But the Torah adds a second demand of us that significantly expands the ethical horizon: Israelite society will most likely harbor a mixed ethnic population; what sort of treatment is to be meted out to non–Israelites? Unequivocally the same as to members of the dominant nation. The Torah repudiates any notion of a double standard: "When a stranger resides with you in your land, you shall not wrong him. The stranger who resides with you shall be to you as one of your citizens; you shall love him as yourself, for you were strangers in the land of Egypt: I am the Lord your God (Leviticus 19:33–34)."
This inclusive commandment marks the pinnacle of biblical ethics, the critical extension of the Golden Rule. The language is strikingly similar to that used above with reference to other Israelites. Both Israelites and non–Israelites are to be classified as citizens of the state and treated with equal magnanimity, because that is God's will. And as if that were not quite cogent enough, the experience of Egyptian slavery is invoked to reinforce the ideal. We must never forget the tears we shed when we were oppressed. It is precisely the difficulty of loving the other, the person least like us, which prompts the Torah to repeat this particular law more than any other. True justice has to include the most vulnerable member of society, the outsider.
Nor does rabbinic Judaism depart from this lofty conception of justice. The Talmud has Hillel tell a gentile shopping for religion that the essence of Judaism is a synthesis of both verses in Leviticus: "What is repugnant to you, do not do to your fellow human being.... All the rest is commentary." In the same expansive spirit, the Rabbis taught: "We support impoverished gentiles along with impoverished Israelites; we visit sick gentiles along with sick Israelites and we bury deceased gentiles along with deceased Israelites because of paths of peace." And finally, the Mishnah declared that saving the life of a single human being (Jew or gentile) as equivalent to saving the entire human race, for the human family began with the creation of a single ancestor. Nothing in any of these normative texts would imply that Judaism holds the contemptible view that one life is more sacred than another.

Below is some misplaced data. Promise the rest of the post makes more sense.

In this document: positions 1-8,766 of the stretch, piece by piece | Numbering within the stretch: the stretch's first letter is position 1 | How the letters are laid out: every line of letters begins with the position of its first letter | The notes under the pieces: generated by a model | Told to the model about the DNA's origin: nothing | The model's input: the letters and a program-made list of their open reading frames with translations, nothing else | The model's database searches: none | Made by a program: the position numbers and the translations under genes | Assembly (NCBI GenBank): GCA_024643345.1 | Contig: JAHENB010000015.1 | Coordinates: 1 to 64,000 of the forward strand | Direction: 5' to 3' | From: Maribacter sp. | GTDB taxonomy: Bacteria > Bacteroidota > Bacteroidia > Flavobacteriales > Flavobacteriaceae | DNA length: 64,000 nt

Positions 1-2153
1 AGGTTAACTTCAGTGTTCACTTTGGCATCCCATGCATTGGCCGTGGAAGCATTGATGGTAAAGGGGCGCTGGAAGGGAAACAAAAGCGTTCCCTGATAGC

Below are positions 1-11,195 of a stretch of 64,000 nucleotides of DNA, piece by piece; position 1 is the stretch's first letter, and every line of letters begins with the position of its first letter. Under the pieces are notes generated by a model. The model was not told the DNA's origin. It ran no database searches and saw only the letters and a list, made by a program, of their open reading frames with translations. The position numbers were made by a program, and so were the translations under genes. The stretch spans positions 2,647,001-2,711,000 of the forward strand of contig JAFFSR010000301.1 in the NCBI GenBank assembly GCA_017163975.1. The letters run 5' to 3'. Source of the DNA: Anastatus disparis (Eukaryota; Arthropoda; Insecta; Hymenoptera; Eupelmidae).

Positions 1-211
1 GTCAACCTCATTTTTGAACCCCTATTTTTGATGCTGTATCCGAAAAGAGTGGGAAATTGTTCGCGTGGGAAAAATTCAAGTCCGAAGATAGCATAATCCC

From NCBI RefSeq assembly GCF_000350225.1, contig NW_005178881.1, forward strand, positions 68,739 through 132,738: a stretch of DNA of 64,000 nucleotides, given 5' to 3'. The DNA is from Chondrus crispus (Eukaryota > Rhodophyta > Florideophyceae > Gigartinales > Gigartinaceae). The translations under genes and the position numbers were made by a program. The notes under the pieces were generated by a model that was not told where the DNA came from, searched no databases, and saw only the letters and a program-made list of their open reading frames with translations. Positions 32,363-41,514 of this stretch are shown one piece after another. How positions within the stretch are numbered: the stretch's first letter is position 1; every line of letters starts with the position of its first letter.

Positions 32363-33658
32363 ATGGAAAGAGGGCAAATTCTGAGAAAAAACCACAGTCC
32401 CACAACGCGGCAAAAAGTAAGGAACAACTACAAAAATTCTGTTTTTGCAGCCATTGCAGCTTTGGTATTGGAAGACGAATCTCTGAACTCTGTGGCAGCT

It is not the long medieval experience of degradation and persecution that corrupted Judaism, but the corrosive alliance with militant nationalism. The bloody history of the twentieth century abounds with examples of weak–kneed clergy succumbing to the lure or intimidation of power cloaked as national salvation. Even in Israel the territorial imperative perverts religious values as it dehumanizes the other.
The Orthodox responsum on organ donations shows once again that great learning is no guarantee of common sense or human decency. At the beginning of his commentary on this week's parasha, the incomparable thirteenth–century Spanish scholar Nachmanides speaks bitingly of a "boor in the realm of Torah," that is, of a learned and observant Jew who, though not in violation of single precept of Jewish law, still brings disgrace to the Torah. If the author of the organ ruling were but a rare instance of the type, there would be little cause for alarm. But, alas, as the Orthodox rabbinate in Israel continues to veer to the right, with ever increasing contempt for general education and life experience, the exception has become the norm, and threatens to discredit us all.
Shabbat shalom u–mevorach,Ismar Schorsch